We won't ever know the source (pasture, hay, grain, oat straw used for bedding), but thanks to Dr. Bender's recollection we were able to look it up in our copy of The Merck Veterinary Manual (thanks forever for that, Pamela! We use it ALL the time!), confirm Delilah's symptoms and progression, and solve our little mystery.
Samson, Delilah, Mama Tulip
I guess if something completely odd and out of the ordinary will happen, it's going to happen at Tuppinz Farm.
In other farm news, due to the ground being litterally covered with fledgling birds, barn cat Barley is being held prisoner in the house (confined due to his penchant for beating the crap out of the other cats). He'll remain indoors until the birdlings can actually fly on their own. The chickens are quite amused by all the little ones and seem to think they are baby chicks that they are supposed to guard.
Baby Blackbird with Sumatran Rooster
Animals are just so... odd.
Have a great day! I get to sit and knit with Ysolda at Michelle's tonight!!
28 May 2009
The beautiful and talented knitting designer Ysolda Teague will be at Yellow Dog Knitting in Eau Claire, WI, tonight! Hope to see you there - Knit Night at The Dog is already fun, but tonight will be extra special.
Ysolda is on a US book tour for Whimsical Little Knits, which will be available at YDK tonight. It is the neatest little book - I just love it. Ysolda will have her samples along, and Dixie and Cindi have whipped some up in their fantastic Garnstudio Drops yarns for us to fondle.
Ysolda's being hosted by our good friends at Kellane Farm, which means she gets to play with cute baby lambs during her visit. I'm jealous! Must get over there soon.
25 May 2009
Miss Emma turned three yesterday!
Chef Jeff always wanted to take Miss Fiona to Panera for soup in a bread bowl when she was with us, but he never got the chance. Thinking that life is too short to miss an opportunity, he was determined to treat Emma this year, so we took a little time off from chores and away we went.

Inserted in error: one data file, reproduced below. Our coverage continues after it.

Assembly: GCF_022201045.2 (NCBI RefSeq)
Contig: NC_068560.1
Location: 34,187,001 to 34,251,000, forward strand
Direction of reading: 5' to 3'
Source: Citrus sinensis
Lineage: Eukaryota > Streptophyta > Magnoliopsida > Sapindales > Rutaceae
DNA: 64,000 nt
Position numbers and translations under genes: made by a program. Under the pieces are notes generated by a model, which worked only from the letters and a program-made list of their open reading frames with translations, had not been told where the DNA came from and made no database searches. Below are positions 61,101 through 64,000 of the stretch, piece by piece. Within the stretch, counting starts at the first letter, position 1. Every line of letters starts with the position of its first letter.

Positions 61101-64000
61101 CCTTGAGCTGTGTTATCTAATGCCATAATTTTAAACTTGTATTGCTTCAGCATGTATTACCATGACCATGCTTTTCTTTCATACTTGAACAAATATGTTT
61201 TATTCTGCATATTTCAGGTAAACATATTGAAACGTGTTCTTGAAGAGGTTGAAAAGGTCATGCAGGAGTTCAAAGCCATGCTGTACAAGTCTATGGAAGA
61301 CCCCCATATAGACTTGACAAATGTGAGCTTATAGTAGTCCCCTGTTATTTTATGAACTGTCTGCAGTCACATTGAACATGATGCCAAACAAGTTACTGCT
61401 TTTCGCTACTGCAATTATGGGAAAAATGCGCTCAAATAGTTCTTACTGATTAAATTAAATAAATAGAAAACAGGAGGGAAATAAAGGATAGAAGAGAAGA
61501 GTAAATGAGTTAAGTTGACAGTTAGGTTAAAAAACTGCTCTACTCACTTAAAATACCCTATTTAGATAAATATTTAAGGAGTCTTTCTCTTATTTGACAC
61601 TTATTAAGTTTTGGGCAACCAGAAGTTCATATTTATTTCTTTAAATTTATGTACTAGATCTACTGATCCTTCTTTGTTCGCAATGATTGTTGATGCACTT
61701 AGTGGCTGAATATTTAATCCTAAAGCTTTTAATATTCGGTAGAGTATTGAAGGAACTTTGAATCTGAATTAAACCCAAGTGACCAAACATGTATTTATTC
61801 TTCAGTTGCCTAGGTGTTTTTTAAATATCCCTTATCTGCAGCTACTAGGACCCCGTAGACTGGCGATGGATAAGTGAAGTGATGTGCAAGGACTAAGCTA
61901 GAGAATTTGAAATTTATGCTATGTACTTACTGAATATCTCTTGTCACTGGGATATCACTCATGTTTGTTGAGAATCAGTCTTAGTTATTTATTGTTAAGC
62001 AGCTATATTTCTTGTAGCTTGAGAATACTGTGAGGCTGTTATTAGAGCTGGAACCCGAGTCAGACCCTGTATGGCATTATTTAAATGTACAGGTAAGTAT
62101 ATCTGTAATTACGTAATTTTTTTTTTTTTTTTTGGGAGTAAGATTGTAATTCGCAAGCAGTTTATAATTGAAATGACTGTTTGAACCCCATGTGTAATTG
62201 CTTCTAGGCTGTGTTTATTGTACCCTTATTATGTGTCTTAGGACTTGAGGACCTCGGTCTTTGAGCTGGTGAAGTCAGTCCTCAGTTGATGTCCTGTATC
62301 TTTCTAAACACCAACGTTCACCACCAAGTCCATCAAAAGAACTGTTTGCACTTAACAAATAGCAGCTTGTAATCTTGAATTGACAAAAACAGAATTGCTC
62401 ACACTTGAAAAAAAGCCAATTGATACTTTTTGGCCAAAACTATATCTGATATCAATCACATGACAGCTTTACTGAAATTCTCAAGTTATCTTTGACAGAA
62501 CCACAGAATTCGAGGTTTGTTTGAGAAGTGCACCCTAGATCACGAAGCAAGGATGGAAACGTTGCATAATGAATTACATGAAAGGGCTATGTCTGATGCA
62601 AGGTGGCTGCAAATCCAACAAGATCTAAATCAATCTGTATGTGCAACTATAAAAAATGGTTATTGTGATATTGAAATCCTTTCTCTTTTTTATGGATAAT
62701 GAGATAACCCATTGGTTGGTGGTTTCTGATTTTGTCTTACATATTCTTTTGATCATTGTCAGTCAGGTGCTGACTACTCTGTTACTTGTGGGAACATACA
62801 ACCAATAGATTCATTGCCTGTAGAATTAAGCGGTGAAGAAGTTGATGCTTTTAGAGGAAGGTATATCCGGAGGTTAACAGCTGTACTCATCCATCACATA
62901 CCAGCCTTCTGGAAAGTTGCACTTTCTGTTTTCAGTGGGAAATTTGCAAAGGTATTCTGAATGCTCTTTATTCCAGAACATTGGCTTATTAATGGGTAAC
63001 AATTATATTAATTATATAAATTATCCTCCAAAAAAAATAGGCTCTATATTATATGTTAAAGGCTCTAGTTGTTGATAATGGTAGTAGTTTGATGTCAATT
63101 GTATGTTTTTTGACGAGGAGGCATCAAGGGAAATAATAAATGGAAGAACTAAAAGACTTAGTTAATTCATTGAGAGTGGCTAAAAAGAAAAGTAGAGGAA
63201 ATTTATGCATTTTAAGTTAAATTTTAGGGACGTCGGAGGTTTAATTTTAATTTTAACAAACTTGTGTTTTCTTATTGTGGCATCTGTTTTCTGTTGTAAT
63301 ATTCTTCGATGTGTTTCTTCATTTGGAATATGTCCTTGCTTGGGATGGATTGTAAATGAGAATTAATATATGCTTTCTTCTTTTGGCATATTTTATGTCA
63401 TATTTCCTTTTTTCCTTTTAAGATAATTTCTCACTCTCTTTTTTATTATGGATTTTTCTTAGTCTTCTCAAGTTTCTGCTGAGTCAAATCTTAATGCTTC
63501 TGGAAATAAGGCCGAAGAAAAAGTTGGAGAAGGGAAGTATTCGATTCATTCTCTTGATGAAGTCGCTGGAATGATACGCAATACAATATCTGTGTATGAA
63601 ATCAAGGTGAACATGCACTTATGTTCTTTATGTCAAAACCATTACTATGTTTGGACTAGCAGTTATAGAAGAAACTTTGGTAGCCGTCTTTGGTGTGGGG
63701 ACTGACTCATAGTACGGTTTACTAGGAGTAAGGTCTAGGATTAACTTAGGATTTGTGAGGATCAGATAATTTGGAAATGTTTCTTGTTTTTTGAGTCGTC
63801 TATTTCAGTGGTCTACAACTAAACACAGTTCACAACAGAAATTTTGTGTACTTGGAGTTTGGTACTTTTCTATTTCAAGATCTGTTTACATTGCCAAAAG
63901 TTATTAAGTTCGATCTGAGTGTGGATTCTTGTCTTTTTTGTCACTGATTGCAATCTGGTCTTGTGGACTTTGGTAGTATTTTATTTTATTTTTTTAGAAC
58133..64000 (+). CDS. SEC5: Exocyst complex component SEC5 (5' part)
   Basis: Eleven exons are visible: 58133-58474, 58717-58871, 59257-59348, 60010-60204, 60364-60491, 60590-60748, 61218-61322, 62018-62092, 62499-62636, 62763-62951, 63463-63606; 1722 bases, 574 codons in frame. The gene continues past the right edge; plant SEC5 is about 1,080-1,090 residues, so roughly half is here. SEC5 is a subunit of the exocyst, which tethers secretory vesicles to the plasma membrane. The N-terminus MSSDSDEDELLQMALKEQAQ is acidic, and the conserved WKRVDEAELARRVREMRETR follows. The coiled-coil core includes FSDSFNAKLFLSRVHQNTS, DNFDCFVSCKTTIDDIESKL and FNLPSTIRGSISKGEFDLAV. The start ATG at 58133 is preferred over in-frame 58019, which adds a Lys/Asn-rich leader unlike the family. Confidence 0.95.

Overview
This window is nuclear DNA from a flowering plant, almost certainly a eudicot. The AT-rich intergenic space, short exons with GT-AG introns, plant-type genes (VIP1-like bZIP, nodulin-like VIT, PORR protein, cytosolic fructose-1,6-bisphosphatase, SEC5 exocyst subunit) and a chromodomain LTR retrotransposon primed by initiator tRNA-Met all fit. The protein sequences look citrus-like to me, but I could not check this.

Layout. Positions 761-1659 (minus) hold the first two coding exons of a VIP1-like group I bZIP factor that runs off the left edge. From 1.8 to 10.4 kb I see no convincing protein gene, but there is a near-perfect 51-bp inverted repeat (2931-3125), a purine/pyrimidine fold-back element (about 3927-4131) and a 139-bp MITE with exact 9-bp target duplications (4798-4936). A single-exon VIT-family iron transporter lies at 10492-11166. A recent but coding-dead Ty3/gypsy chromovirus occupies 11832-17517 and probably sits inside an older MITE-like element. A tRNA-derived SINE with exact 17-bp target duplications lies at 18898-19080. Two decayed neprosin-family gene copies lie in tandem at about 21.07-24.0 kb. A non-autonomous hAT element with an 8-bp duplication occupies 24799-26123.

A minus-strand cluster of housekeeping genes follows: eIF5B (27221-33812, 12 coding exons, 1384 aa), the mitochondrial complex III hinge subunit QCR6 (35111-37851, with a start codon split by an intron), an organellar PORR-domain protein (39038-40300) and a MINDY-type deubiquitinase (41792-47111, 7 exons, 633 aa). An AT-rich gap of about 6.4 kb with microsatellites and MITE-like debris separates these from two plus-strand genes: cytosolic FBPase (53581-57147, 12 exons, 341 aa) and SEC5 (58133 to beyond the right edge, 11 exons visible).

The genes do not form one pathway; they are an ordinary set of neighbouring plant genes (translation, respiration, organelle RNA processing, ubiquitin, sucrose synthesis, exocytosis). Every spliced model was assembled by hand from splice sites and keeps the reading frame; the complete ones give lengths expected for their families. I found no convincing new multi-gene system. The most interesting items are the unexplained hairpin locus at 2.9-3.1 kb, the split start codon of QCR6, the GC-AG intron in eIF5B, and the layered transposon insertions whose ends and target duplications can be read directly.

Note Chef Jeff's shirt...
Emma eyeing her soup and bread bowl (Chef Jeff ate most of it.)
Drooling isn't very ladylike, Emma!
Afterwards, we took Emma to the pet store, where she carefully sniffed everything, finally picked out her own treat, and proudly carried it up to the checkout on her own. Everyone who saw her in the store got a good chuckle.
"This is the BEST birthday EVER!"
18 May 2009
A feature write-up about Jeff's grandpa appeared in the Milwaukee Journal Sentinel today. It is here.
We've created a memorial website for Bill, which can be found here.
I also found a couple of photos of Bill in his younger days, which I really like. Thought you might like them, too.
Photo caption reads: "William & Edward 12 and 15 yrs old taken spring 1929."
Bill "bustin' a bronc" (you know I don't go for that method but that's what they did back then!)
A newspaper photo showing Bill having a make-believe cup of tea with granddaughter Becky. She was born with Down syndrome and Bill did much volunteer work for Milwaukee charities that helped brain injured children.
Bill and his wife, "Sutty" (Etelka) at Jeff's college graduation performance. The Chef's degree is actually in music, did you know that? He was a classical composer before he became a Pharm Boy (joke there...)
Chef Jeff's been away in California but is returning tonight. I hear he shipped some wine home which is a good thing, as I think I'm going to be needing some in the next few days: Delilah goat had a blood clot in her femoral (leg) artery and now the leg must be amputated.